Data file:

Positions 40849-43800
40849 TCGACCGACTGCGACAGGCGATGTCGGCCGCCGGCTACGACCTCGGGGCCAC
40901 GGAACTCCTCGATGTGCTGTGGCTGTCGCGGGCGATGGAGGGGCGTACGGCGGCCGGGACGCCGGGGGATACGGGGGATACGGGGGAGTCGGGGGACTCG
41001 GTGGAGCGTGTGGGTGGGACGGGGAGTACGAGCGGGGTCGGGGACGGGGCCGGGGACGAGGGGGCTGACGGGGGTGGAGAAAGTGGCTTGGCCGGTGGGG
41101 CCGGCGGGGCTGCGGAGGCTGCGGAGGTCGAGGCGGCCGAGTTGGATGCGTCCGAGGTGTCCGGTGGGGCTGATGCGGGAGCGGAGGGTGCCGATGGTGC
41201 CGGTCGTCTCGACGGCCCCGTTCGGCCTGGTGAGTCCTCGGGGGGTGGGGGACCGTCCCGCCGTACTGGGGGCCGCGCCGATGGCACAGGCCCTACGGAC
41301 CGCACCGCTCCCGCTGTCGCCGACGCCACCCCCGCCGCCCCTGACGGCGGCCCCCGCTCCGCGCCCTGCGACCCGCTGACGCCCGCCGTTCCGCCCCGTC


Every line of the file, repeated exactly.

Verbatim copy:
Positions 40849-43800
40849 TCGACCGACTGCGACAGGCGATGTCGGCCGCCGGCTACGACCTCGGGGCCAC
40901 GGAACTCCTCGATGTGCTGTGGCTGTCGCGGGCGATGGAGGGGCGTACGGCGGCCGGGACGCCGGGGGATACGGGGGATACGGGGGAGTCGGGGGACTCG
41001 GTGGAGCGTGTGGGTGGGACGGGGAGTACGAGCGGGGTCGGGGACGGGGCCGGGGACGAGGGGGCTGACGGGGGTGGAGAAAGTGGCTTGGCCGGTGGGG
41101 CCGGCGGGGCTGCGGAGGCTGCGGAGGTCGAGGCGGCCGAGTTGGATGCGTCCGAGGTGTCCGGTGGGGCTGATGCGGGAGCGGAGGGTGCCGATGGTGC
41201 CGGTCGTCTCGACGGCCCCGTTCGGCCTGGTGAGTCCTCGGGGGGTGGGGGACCGTCCCGCCGTACTGGGGGCCGCGCCGATGGCACAGGCCCTACGGAC
41301 CGCACCGCTCCCGCTGTCGCCGACGCCACCCCCGCCGCCCCTGACGGCGGCCCCCGCTCCGCGCCCTGCGACCCGCTGACGCCCGCCGTTCCGCCCCGTC